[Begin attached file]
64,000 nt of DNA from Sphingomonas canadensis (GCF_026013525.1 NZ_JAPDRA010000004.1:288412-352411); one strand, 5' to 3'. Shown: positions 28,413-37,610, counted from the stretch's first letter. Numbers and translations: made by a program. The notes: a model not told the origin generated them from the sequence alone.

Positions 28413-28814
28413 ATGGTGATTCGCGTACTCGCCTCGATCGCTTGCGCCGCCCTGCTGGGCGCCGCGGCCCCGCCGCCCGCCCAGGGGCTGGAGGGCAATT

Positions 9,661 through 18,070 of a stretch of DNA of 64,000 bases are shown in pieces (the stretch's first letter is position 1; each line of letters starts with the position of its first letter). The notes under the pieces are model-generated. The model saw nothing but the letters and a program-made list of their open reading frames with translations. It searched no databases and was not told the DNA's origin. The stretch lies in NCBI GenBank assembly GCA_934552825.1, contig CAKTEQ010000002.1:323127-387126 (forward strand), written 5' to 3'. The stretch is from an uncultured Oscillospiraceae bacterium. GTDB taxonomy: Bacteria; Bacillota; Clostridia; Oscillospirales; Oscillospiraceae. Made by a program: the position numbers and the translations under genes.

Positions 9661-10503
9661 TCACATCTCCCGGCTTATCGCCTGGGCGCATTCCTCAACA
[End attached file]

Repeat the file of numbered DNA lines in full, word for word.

64,000 nt of DNA from Sphingomonas canadensis (GCF_026013525.1 NZ_JAPDRA010000004.1:288412-352411); one strand, 5' to 3'. Shown: positions 28,413-37,610, counted from the stretch's first letter. Numbers and translations: made by a program. The notes: a model not told the origin generated them from the sequence alone.

Positions 28413-28814
28413 ATGGTGATTCGCGTACTCGCCTCGATCGCTTGCGCCGCCCTGCTGGGCGCCGCGGCCCCGCCGCCCGCCCAGGGGCTGGAGGGCAATT

Positions 9,661 through 18,070 of a stretch of DNA of 64,000 bases are shown in pieces (the stretch's first letter is position 1; each line of letters starts with the position of its first letter). The notes under the pieces are model-generated. The model saw nothing but the letters and a program-made list of their open reading frames with translations. It searched no databases and was not told the DNA's origin. The stretch lies in NCBI GenBank assembly GCA_934552825.1, contig CAKTEQ010000002.1:323127-387126 (forward strand), written 5' to 3'. The stretch is from an uncultured Oscillospiraceae bacterium. GTDB taxonomy: Bacteria; Bacillota; Clostridia; Oscillospirales; Oscillospiraceae. Made by a program: the position numbers and the translations under genes.

Positions 9661-10503
9661 TCACATCTCCCGGCTTATCGCCTGGGCGCATTCCTCAACA